Cap and Floor Position

Can anyone provide a clear/simple summary of the “Interpretation of a Cap and Floor Position” concept found in the CFAI books? Book 6, pg. 434. I understand the concept with the cap and floors (rate above cap equals payment…etc) but where I’m completely confused is when they talk about interest rate caps/floors being equivalent to a “package of interest rate options”. Hope someone can clarify this. Thank you.

I will try… Cap -> is a Call on an Interest Rate. Cap could be active (bought / sold) for multiple periods. Long Cap gains when the Reference Rate > Strike Rate on the Cap. In order to value the Cap - consider each period separately - evaluate the Cap at each of those periods, and then sum up the values of the individual Caps. It is thus equivalent to a package of interest rate options. (for the purposes of valuation). In the above - you were LONG a CAP. Now if you flip this around, and instead think in terms of a Fixed Income Bond instrument. When rate rises - Fixed Income Bond loses value. So you need to have bought a Put (Long Put) on a Fixed Income instrument to have the same pay off structure. If the rate rises, you have (as the holder of the put) the option to put the bond back. ==================================================== Long Cap on Interest Rate = Long Put on Fixed Income Instrument. ==================================================== Short Cap on Interest Rate When Interest rate goes up - and above the reference rate -> you pay When Interest rate goes up -> Fixed Income instrument falls in value. Sell a Put on Fixed Income instrument - it will be put to you, when Interest rates go up (since Put is at the behest of the option holder). So Short Cap on Interest Rate = Short Put on Fixed Income instrument. If you had a Short Call on Inter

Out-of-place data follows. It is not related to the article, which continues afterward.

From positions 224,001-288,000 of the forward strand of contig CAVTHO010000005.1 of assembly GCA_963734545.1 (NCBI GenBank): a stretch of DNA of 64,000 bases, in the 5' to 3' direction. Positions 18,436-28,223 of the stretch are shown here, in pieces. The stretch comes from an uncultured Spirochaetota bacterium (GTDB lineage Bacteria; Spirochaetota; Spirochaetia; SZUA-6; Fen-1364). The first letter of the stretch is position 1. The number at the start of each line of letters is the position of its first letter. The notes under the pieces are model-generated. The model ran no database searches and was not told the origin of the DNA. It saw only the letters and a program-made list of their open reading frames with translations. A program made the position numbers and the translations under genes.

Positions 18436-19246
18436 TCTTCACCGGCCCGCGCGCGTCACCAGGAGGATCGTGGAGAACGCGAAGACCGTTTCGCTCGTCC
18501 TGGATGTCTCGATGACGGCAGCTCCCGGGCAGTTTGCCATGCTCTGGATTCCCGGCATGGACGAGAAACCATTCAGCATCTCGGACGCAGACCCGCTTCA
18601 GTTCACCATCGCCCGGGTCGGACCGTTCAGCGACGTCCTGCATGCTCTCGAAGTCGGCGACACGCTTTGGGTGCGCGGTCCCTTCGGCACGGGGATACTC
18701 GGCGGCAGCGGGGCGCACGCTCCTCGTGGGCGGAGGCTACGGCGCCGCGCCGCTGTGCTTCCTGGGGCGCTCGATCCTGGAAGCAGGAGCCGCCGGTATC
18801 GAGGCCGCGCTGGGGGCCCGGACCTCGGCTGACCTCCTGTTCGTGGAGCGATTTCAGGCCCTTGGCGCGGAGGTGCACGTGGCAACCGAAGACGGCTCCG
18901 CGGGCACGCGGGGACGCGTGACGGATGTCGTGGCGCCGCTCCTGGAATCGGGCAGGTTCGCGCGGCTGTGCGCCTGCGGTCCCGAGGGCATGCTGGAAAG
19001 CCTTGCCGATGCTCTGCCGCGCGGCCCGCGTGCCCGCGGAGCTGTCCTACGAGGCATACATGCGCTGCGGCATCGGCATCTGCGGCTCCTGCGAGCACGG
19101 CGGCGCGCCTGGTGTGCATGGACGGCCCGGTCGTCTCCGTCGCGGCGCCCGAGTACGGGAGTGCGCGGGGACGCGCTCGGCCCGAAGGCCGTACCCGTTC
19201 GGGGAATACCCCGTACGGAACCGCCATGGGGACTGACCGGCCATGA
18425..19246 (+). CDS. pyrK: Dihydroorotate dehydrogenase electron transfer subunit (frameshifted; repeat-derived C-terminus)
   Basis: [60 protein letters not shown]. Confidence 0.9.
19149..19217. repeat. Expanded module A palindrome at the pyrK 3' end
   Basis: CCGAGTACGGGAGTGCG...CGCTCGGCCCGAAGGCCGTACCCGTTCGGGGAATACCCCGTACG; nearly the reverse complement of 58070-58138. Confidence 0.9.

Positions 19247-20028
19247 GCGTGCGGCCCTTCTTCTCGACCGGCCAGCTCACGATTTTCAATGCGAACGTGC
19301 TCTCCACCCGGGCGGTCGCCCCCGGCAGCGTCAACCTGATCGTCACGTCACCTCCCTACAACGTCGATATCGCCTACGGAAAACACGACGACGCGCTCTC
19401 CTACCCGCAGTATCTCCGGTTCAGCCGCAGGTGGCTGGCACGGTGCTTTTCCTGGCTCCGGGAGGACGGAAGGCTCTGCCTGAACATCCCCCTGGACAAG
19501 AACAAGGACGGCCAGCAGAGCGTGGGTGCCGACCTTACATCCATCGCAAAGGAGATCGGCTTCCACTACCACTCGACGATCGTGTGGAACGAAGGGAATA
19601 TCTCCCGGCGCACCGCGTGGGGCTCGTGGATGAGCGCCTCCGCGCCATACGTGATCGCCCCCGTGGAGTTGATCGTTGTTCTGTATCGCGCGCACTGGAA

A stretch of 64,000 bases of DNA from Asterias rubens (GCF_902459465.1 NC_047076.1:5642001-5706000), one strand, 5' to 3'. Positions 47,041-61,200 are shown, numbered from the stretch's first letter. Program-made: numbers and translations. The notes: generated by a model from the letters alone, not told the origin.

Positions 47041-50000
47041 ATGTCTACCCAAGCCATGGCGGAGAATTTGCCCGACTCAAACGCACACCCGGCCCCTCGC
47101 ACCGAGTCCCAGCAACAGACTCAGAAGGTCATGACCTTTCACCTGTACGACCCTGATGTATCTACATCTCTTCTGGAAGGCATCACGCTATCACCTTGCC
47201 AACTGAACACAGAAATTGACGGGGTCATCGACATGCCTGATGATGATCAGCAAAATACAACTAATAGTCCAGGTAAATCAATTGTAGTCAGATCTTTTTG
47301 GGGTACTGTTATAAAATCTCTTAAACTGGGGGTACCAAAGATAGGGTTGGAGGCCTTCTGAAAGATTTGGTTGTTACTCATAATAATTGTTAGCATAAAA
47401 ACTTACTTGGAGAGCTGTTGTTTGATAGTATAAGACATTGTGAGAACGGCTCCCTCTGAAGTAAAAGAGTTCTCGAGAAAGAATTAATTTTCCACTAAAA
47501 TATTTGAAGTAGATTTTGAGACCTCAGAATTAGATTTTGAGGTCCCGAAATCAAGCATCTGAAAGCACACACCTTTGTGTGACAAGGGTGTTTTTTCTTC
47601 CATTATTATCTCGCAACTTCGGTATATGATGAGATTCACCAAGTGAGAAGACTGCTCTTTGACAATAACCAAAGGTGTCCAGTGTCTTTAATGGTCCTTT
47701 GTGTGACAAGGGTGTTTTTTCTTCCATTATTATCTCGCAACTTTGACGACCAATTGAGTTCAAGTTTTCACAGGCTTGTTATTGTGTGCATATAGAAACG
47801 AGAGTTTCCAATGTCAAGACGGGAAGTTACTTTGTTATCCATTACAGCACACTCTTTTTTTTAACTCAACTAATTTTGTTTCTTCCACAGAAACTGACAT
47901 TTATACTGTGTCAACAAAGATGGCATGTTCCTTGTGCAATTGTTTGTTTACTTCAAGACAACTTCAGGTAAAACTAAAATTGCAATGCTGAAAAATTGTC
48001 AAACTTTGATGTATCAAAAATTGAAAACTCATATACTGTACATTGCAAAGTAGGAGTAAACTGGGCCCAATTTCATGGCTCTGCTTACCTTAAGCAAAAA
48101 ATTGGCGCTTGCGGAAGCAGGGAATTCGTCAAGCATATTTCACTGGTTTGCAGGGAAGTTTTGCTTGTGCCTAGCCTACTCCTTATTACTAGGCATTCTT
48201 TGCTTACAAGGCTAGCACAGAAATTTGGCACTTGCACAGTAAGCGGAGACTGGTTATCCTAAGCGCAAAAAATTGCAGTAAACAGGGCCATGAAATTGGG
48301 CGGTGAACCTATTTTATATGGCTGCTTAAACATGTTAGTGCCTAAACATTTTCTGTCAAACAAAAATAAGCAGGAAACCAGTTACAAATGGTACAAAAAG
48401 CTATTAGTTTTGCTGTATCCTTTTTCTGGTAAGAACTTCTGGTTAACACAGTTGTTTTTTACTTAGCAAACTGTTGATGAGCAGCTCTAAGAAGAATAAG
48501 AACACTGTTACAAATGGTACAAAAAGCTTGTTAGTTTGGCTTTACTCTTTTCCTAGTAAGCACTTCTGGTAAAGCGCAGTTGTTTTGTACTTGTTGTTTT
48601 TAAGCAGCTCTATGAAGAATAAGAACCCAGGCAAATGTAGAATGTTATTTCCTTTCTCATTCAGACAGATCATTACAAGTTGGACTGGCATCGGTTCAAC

Does the following make sense. Long a Floor on Int. Rates = Long a Call on Fixed Income Interest rates DECREASE. Long a Floor - I pay. Long a Call - I call and pay out the bond. Short a Floor on Int. Rates = Long a Put on Fixed Income Interest rates DECREASE Short a Floor - Get paid. Long a Put - Put and get paid out.

Know how to value EACH caplet then sum to get the value of the cap. Same goes for floors. Simply use the same process when calculating interest rate binomials ie 50% probability of up and down. (rate given - cap rate)X notional/1+one yr cap rate to get the ‘terminal’ value, the PV each back to the respective nodes. Cap a portfolio of call options, Floor a portfolio of put options Cap is also a portfolio of put options on bond PRICES an vice versa.